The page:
Wednesday, October 11, 2017

Lamb Case Gives Feds Second Bite

To view the article as published, click here.

A B.C. Supreme Court justice has rejected a bid for a speedier trial in a constitutional challenge to the country's assisted dying law.
The B.C. Civil Liberties Association had asked the court to prevent the federal government from reintroducing evidence on issues that had already been decided in Carter v. Canada, the case that led to the legalization of assisted dying in Canada.

Lawyers with the BCCLA told reporters outside court that while the decision is unfortunate, they still expect the challenge to be successful.

"We succeeded in defeating the government's arguments in the Carter case and we will succeed in defeating them the second time around."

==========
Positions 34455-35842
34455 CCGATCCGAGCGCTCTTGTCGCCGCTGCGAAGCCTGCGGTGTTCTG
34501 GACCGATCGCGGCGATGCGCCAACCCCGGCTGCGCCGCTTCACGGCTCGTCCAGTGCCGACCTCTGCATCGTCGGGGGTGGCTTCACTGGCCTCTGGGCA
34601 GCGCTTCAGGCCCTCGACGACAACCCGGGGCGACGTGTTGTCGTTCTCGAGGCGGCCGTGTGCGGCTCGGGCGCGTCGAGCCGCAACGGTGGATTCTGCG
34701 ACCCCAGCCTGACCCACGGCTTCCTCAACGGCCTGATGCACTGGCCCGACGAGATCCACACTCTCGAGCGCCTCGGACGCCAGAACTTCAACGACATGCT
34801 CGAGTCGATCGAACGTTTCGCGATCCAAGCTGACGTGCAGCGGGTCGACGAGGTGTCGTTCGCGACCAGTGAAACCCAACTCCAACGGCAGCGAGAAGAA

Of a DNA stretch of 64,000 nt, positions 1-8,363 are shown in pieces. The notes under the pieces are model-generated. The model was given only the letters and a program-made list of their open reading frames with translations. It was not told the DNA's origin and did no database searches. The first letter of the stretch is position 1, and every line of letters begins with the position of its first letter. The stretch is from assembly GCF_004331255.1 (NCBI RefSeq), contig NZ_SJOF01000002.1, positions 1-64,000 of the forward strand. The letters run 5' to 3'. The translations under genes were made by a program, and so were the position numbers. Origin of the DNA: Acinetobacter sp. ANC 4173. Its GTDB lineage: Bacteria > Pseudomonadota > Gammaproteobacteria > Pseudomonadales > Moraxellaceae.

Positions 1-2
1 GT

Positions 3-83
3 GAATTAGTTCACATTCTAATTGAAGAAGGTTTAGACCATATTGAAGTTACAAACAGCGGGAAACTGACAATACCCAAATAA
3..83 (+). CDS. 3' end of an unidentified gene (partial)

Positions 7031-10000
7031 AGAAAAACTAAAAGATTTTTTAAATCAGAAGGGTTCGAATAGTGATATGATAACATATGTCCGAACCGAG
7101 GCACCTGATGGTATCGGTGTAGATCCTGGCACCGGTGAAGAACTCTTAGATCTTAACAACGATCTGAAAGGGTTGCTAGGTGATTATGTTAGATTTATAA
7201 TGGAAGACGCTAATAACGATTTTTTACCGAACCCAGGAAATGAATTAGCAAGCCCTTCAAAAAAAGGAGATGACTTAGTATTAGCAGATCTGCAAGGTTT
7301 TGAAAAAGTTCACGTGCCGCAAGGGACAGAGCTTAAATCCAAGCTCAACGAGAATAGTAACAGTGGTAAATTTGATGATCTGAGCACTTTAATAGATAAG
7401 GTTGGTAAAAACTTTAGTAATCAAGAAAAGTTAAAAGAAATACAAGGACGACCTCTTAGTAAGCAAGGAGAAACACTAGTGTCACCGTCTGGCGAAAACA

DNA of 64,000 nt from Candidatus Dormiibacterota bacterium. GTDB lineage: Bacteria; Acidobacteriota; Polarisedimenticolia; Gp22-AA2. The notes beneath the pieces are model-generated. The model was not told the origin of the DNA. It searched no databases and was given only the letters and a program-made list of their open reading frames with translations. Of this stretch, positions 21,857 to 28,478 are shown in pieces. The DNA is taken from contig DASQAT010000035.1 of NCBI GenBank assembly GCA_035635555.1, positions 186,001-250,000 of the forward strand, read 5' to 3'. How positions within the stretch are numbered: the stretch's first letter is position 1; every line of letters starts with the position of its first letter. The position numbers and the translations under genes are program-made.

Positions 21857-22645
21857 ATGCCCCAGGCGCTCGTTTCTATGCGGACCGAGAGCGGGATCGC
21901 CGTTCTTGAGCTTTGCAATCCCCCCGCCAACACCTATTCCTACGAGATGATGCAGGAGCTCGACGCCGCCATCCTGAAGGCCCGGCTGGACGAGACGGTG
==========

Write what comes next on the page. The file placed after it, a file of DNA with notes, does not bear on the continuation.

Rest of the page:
Monday, October 9, 2017

How Legalization of Doctor-Assisted Death 'Invites Coercion'

Radio Sputnik. The article as originally published can be viewed here.

Nearly 2,000 Canadians have taken their own lives with the help of doctors after the legalization of assisted suicide [and euthanasia] in the country. Apart from Canada, euthanasia is legal in the Netherlands, Belgium, Colombia and Luxembourg. Sputnik discussed the controversial law with Margaret Dore, an attorney standing against euthanasia legalization in the US.

Canada adopted a law permitting medically assisted suicide [and euthanasia in 2016] and since then doctor-assisted deaths have accounted for 1 percent of all deaths in the country.